Current issue: 57(3)

Under compilation: 58(1)

Scopus CiteScore 2021: 2.8
Scopus ranking of open access forestry journals: 8th
PlanS compliant
Silva Fennica 1926-1997
Acta Forestalia Fennica

Articles containing the keyword 'Douglas-fir'

Category : Article

article id 7252, category Article
Yrjö Ilvessalo. (1929). Notes on some forest (site) types in North America. Acta Forestalia Fennica vol. 34 no. 39 article id 7252.
Keywords: Pinus banksiana; jack pine; Canada; Douglas-fir; Pseudotsuga menziesii; Pinus contorta; United States; contorta pine; Pinus murrayana
Abstract | View details | Full text in PDF | Author Info

The article includes observations on forest site types in Canada and the United States, with special emphasis on forests of lodgepole pine (Pinus murrayana, now Pinus contorta Douglas ex Loudon) which the author considers a species that can become a favourite exotic tree species in Finland. Some notes are made also about Jack pine (Pinus banksiana Lamb.) and Douglas-fir (Pseudotsuga menziesii (Mirb.) Franco) forests. The author was not able to make a systematic forest type investigation, because the journey was made on another purpose. The article describes the vegetation and climate of the visited areas, and divides the forest site types in three groups: Dry forest site types, moist forest site types and grass-herb site types. The vegetation and plant species on several subtypes are described in detail.

The volume 34 of Acta Forestalia Fennica is a jubileum publication of professor Aimo Kaarlo Cajander.

  • Ilvessalo, E-mail: yi@mm.unknown (email)

Category : Research article

article id 435, category Research article
Rebecca Ralston, Joseph Buongiorno, Jeremy S. Fried. (2004). Potential yield, return, and tree diversity of managed, uneven-aged Douglas-fir stands. Silva Fennica vol. 38 no. 1 article id 435.
Keywords: diversity; simulation; uneven-aged management; Douglas-fir; WestPro; economics
Abstract | View details | Full text in PDF | Author Info
The effects of different management regimes on uneven-aged Douglas-fir stands in the Pacific Northwest of the United States were predicted with a simulation model. Management alternatives were defined by residual stand structure and cutting cycle. The residual stand structure was set by basal area–diameter-q-ratio (BDq) distributions, diameter-limit cuts (assuming concurrent stand improvement), or the current diameter distribution. Cutting cycles of 10 or 20 years were applied for 200 years. The current diameter distribution was defined as the average of the uneven-aged Douglas-fir stands sampled in the most recent Forest Inventory and Analysis conducted in Oregon and Washington. Simulation results were compared in terms of financial returns, timber productivity, species group diversity (hardwoods vs softwoods), size class diversity, and stand structure. Other things being equal, there was little difference between 10- and 20-year cutting cycles. The highest financial returns were obtained with either a 58.4 cm diameter-limit cut, or a BDq distribution with 8.4 m2 of residual basal area, a 71.1 cm maximum diameter, and a q-ratio of 1.2. Using the current stand state as the residual distribution was the best way to obtain high tree size diversity, and high species group diversity. Several uneven-aged regimes gave net present values comparable to that obtained by converting the initial, uneven-aged stand to an even-aged, commercially thinned, plantation.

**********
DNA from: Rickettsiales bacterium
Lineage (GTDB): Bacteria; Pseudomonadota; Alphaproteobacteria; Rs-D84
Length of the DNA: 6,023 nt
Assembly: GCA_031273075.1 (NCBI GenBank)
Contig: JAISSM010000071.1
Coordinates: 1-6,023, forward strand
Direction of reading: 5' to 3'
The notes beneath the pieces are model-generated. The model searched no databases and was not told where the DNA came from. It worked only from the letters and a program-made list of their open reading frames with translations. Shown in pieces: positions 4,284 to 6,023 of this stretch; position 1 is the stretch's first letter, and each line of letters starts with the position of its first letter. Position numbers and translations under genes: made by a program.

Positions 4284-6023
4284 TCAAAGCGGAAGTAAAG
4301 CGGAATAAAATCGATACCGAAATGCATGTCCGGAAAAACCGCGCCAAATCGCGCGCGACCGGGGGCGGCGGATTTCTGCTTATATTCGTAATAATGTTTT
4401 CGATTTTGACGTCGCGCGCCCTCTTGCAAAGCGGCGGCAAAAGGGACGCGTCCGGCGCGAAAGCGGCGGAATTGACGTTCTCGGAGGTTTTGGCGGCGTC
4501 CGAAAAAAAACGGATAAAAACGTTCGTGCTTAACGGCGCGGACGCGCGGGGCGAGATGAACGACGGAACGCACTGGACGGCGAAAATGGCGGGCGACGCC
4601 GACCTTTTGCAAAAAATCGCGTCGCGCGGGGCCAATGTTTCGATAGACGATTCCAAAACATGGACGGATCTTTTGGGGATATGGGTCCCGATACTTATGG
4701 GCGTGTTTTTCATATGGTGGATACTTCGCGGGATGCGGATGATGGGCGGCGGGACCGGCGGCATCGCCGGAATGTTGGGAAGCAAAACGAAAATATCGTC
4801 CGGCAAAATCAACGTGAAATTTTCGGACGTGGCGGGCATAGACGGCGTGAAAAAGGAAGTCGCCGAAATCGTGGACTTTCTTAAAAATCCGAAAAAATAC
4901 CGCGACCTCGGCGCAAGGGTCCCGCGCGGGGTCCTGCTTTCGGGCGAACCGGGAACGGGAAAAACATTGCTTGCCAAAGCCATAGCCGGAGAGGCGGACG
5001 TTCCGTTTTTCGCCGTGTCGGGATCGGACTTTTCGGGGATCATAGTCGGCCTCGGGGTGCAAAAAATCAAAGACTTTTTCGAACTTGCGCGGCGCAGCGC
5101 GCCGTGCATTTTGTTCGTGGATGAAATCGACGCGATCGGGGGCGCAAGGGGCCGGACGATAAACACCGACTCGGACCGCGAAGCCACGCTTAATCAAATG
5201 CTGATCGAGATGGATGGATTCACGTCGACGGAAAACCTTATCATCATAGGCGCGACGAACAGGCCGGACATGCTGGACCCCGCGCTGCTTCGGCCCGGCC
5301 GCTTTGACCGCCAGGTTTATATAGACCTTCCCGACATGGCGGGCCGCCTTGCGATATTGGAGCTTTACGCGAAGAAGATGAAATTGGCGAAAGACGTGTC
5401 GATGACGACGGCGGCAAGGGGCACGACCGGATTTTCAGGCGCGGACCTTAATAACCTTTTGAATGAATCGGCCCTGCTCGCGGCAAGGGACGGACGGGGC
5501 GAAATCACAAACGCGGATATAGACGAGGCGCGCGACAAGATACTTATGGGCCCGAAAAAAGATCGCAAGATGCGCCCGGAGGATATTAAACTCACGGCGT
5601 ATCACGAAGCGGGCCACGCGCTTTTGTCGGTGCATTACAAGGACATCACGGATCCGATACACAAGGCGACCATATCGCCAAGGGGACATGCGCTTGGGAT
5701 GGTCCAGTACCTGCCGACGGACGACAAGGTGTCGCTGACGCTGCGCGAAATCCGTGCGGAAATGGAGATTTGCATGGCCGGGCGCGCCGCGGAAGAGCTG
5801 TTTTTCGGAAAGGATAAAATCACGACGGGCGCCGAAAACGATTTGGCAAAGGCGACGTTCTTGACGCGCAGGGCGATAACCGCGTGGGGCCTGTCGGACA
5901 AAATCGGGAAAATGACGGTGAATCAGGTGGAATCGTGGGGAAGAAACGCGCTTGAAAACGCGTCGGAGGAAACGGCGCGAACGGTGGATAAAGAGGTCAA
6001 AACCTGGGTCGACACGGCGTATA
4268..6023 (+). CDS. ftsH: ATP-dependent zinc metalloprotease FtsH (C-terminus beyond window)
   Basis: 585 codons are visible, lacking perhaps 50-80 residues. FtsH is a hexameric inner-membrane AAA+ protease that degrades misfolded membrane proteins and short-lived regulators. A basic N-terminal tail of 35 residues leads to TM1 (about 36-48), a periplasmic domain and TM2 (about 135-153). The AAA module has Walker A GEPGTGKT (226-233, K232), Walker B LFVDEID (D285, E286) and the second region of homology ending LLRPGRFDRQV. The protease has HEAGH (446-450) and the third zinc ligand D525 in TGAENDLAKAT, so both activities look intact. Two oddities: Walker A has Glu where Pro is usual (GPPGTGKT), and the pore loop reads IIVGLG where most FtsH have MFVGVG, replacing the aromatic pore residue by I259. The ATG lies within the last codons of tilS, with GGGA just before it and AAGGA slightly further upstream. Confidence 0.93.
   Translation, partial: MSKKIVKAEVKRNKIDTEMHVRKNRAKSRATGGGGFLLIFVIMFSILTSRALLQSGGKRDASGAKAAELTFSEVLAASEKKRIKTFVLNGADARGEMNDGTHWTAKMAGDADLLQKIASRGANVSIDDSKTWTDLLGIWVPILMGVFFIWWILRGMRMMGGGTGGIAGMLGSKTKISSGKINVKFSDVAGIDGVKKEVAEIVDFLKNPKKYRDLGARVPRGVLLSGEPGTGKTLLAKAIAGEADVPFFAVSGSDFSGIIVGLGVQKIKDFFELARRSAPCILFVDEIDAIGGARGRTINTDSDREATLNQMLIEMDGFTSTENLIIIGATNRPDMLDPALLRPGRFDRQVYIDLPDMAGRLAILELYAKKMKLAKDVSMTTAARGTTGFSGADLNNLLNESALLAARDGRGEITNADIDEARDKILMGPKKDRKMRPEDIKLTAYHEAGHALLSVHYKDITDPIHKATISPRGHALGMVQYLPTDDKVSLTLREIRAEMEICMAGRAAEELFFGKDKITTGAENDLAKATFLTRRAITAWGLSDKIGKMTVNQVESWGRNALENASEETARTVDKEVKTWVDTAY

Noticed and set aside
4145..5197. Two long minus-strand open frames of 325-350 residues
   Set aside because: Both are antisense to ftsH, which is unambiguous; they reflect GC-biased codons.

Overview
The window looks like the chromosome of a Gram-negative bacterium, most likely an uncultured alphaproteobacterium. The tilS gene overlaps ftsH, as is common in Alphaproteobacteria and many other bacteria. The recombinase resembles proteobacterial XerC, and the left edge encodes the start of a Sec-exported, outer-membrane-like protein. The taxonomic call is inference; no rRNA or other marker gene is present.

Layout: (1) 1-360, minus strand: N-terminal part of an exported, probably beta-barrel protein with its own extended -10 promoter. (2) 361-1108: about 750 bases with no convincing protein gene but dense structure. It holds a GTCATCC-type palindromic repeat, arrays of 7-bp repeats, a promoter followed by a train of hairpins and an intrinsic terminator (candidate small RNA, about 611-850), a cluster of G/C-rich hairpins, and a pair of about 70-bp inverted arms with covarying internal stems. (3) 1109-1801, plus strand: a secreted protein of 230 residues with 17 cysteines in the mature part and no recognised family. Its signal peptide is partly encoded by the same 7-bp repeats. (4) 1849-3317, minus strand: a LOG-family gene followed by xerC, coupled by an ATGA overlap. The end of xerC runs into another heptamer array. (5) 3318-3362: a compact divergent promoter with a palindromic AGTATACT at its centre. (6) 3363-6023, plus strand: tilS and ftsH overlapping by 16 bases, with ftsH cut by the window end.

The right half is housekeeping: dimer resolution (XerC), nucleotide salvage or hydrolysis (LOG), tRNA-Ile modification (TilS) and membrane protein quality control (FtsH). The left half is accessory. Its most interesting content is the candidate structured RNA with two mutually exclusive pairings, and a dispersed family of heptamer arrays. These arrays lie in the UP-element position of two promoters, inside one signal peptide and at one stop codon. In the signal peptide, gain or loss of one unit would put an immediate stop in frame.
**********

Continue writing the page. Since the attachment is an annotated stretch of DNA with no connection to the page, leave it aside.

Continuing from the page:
• Ralston, Dept of Forest Ecology and Management, University of Wisconsin, Madison, WI 53706, USA E-mail:
  • Buongiorno, Dept of Forest Ecology and Management, University of Wisconsin, Madison, WI 53706, USA E-mail: (email)
  • Fried, USDA Forest Service, Pacific Northwest Forest Experiment Station, Forest Inventory and Analysis Program, P.O. Box 3890, Portland, OR 97208, USA E-mail:

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